The concept of 'heroic dose' supposedly was promulgated by Terrence McKenna. (I never had the joy of meeting Terrence, though our paths at times were near. We do, however, share our birthday, twelve years apart -- highly significant in Japan). Anyhow, risk takers please note: taking the heroic dose is not so tough - it is the coming back from it that is trying.

I remember when I was perhaps ten years old. No - I wasn't challenging the classic heroic dose. But near my home was a large dirt hill separating a private development from the public road system. Many of us regularly traversed these dirt hills on our bicycles. Anyhow, one day they began to clear the hills away, but stopped mid-way. Perhaps they were called away to another job, or they didn't want to spoil a good job and use one day when five would suffice. In any event, half of the dirt hill was suddenly chopped away.

This presented the possibility of using the hill as a jump. I remember looking forward to challenging the jump. I pedaled my bicycle as hard as possible, and jumped as high as possible. But the coming down was not nice.

I had not given any thought at all to 'reentry' - absolutely not an instant's consideration - my bike hit hard, I was only partially in control, my balls, guts, chest and bike got badly busted (I partly protected my foolish head).

Anyhow, those contemplating the 'heroic dose' - give a though about the comeback - perhaps leave a note about who should get your mp3 player, and if you'd prefer cremation.

Lodz, Poland

Sunday, November 13, 2005


At times it may be difficult to recognize cause. If a system responds to infection, (let's say), with quick countermeasures, it may be difficult for observer analysts to recognize the infection for what it is: countermeasures may be labeled simply as syndrome, and cause is masked. Cases where underlying mechanisms have emerged only slowly include present understanding of intestinal flora, asthma, perhaps also how pathogenic exposure in poor childhood hygiene can lead to longer term benefits. We can hope ultimately that scientific methodologies will clarify what is happening. Are there many remaining cases where our imperfect knowledge of physiological, social or other interactive mechanisms clouds understanding?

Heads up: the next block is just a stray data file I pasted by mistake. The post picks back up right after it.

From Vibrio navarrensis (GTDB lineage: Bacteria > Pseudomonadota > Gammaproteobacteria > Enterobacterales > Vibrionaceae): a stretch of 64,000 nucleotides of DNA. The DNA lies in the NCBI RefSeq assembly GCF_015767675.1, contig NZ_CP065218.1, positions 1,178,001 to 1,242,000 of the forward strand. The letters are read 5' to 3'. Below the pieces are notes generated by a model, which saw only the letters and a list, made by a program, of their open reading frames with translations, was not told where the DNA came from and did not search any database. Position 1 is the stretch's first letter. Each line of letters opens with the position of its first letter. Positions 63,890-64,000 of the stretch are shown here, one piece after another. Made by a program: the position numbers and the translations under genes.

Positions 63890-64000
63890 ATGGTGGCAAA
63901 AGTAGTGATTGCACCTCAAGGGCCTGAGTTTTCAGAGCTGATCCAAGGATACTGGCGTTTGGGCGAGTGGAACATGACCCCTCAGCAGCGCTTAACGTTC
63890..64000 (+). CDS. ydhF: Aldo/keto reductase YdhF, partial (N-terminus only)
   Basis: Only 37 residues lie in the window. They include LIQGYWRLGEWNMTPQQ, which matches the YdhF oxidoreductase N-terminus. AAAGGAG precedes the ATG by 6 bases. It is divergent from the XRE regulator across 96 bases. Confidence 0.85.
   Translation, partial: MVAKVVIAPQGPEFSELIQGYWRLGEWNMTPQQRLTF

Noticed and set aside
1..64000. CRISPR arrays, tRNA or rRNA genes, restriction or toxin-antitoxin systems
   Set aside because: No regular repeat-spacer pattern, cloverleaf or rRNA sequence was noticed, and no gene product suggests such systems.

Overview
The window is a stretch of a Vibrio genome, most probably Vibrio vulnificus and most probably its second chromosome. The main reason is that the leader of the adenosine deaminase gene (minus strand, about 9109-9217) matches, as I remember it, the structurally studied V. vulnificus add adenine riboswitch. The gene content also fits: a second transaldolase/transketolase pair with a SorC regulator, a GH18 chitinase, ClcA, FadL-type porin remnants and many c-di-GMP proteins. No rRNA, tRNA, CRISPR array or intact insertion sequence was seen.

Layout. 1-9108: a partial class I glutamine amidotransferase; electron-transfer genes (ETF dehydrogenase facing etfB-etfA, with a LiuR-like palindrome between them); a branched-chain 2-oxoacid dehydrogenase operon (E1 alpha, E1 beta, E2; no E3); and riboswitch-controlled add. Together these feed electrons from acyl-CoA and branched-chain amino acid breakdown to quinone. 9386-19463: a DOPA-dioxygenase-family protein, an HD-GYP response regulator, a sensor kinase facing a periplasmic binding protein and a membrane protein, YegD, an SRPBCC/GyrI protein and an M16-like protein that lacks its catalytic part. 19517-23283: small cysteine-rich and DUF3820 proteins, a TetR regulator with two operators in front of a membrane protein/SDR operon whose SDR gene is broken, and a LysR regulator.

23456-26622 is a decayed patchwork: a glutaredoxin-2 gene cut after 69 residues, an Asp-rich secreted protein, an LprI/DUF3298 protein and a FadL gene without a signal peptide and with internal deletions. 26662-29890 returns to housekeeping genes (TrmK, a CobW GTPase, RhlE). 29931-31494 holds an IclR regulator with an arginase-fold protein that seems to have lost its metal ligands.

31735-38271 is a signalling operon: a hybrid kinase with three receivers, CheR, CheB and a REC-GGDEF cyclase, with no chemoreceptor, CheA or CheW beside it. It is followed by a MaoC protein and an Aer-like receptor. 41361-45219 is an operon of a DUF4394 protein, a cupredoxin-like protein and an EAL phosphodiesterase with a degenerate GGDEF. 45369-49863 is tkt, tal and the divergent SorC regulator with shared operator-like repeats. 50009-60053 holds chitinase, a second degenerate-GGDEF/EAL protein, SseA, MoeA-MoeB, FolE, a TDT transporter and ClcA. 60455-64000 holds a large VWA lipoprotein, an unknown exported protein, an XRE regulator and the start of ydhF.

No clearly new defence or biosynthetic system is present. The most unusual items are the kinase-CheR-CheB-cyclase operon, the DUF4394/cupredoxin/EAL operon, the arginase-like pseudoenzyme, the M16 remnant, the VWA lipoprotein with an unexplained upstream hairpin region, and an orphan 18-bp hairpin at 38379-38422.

There are phenomenon where observer interference is difficult to exclude. Perhaps our excitement at getting near may put something further away…

Lodz, Poland

Friday, November 11, 2005


Many observers, both secular and religious, would agree that there are strong parallels in religious experience among differing faiths. Perhaps largely similar phenomena have given rise to differing labels and traditions. Outside observers choosing to focus on religious objects and rituals may be ignoring wider religious impulses and experiences.

There may be more than one parallel with Stephen Christman's research work at the University of Toledo, Ohio. He identified a relationship between strength of preference for using right or left hand, musical abilities, and brain development (focusing on hemispheric linking nerves of the corpus callosum). An interesting dimension is that strength of preference was found significant, rather than the simple classification of right or left (see Wolman 2005). Most people have some degree of mixed-handedness, some have extreme strong-handedness. Hypotheses include linking handedness with corpus callosum size, with belief in improbable events, and with revision of attitudes when faced with new information.

I wonder whether one day indicators might be found for recognizing or measuring better developed religious tendencies.

Perhaps one day we will be better able to teach people how to live peak experiences, and religious vividness. What are the best questions to ask in regard to comparative religion? How do people relate to religion? What draws people to religion? What do they get from it? William James investigated "The Varieties of Religious Experience" over a century ago, but are we closer to understanding religion, religiousness or religiosity?

Wolman, David (2005) "On the other hand." New Scientist (5 November 2005) pp 36-39.

Lodz, Poland